European Ministers sign the Tallinn Declaration on eGovernment
Under the hospices of the Estonian presidency of the Council of the European Union, the Ministers of the 28 EU countries signed and released on 6 October 2017 the Tallinn Declaration on eGovernment. It sets out six lines of policy action - overlaping with many policy fields that are close to AGE concerns - to move towards five-year objectives for the 2018-2022 period at both national and EU levels.
The eGovernment Declaration follows the Malmo Declaration signed in 2009 and the launch of the eGovernment Action Plan 2016-2020 which both recognise that service-oriented, reliable and innovative government at all levels are essential to develop a dynamic, productive and European societies. Since 2009, several key milestones have been achieved, such as eProcurement, the deployment of key cross-border services funded by the Connecting Europe Facility programme and the electronic identification (eID).
The Tallinn Declaration on eGovernment marks a new political commitment towards ensuring quality, user-centric digital public services for citizens and seamless cross-border public services for businesses. Member States reaffirmed their will to provide efficient and secure digital public services that will make citizens and businesses lives easier. More precisely, the Tallinn Declaration sets out six lines of policy action:
- Digital-by-default, inclusiveness and accessibility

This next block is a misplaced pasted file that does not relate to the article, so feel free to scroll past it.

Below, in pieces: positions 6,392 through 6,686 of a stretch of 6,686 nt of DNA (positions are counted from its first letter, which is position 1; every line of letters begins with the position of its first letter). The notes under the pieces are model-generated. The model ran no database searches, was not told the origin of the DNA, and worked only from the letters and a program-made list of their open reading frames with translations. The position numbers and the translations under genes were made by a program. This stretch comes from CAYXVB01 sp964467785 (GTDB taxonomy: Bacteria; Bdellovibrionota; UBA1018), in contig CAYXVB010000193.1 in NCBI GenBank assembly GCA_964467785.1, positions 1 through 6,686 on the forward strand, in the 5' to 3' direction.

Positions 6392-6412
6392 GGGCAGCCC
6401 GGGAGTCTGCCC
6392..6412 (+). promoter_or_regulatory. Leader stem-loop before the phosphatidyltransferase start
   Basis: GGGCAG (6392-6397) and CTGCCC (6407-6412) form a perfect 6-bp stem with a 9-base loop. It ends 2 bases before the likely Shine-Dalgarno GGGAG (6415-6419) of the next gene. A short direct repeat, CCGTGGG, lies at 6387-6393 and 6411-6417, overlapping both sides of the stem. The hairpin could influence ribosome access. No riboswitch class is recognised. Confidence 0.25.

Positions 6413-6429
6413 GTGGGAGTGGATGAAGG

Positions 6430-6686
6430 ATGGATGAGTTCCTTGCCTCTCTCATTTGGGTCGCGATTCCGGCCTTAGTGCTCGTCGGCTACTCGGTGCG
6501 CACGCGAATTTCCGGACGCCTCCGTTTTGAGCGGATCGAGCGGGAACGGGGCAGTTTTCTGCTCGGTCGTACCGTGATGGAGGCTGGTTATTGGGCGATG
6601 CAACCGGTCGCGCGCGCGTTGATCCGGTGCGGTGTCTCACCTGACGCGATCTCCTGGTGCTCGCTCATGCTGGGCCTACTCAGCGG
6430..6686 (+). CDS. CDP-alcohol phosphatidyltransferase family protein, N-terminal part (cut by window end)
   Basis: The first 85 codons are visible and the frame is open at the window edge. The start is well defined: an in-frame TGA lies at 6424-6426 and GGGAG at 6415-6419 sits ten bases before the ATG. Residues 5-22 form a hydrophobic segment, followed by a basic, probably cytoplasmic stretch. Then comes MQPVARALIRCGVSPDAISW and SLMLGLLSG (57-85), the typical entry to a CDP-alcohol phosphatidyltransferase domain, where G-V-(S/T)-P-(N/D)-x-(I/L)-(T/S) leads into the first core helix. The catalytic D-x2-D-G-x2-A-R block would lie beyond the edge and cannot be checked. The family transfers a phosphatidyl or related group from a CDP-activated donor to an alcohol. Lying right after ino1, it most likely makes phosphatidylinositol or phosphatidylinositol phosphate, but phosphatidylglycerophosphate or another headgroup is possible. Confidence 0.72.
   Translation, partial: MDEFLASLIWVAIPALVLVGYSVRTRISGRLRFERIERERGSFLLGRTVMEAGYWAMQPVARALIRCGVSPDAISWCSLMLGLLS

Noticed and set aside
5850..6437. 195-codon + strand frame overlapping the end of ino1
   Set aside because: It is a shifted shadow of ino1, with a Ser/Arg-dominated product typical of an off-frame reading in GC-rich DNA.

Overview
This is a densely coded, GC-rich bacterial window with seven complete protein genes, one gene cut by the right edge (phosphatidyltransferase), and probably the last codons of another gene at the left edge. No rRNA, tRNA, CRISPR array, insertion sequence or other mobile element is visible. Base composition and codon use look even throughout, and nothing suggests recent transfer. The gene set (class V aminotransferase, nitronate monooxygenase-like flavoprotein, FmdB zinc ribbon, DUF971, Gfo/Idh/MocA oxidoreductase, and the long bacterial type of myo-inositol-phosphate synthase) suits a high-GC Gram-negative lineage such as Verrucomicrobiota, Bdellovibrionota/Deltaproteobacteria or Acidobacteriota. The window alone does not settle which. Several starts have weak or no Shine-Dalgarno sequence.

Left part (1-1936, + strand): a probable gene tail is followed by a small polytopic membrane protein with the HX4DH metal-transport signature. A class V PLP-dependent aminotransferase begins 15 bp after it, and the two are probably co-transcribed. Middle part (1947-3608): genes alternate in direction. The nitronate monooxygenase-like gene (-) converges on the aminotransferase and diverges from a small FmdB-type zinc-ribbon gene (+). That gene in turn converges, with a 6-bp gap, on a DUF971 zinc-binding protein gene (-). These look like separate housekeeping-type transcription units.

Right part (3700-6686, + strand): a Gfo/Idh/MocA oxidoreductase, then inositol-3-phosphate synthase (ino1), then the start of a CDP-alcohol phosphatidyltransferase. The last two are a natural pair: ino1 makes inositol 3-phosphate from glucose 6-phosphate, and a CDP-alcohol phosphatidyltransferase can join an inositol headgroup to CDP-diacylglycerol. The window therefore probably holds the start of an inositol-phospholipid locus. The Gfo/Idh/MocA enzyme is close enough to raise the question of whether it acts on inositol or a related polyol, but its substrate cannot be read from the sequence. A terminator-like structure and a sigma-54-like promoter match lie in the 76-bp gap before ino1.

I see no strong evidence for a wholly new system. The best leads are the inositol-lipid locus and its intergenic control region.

- Once only “for key public services”
- Trustworthiness and security
- Openness and transparency
- Interoperability by default
- Horizontal enabling policy steps
The declaration lists promising future developments for the digital transformation of public services that could be beneficial to older people. For instance, the annex on user-centricity principles recalls that efforts will be made by public administrations "to reduce the administrative burden on citizens (...) by offering personalised and pro-active services".
Although the use of new technologies can facilitate the lives of older persons, many of them are experiencing difficulties with the growing digitalizing of basic services. AGE will therefore keep monitoring future developments related to eGovernment to ensure the accessibility, the affordability and the inclusiveness of the digital public services to be developed. It can already be highlighted that the Talinn declaration makes no mention of the potential barriers hindering the participation of certain categories of populations to participatory democracy processes: lack of digital skill, financial difficulties, physical impairments, etc. And, as the development of eGovernment will make the use of data more and more common, AGE asks for more visibility for older people in the EU statistical work of Eurostat as set out our letter sent in January 2016 on the occasion of the World Data Forum.
Equally important here is the question of choice: citizens should have the right to choose how they receive important information (e.g. tax forms, election documents and bills and statements from service providers, etc) without any disadvantage. This right is promoted in the campaign 'Keep Me Posted', supported by AGE.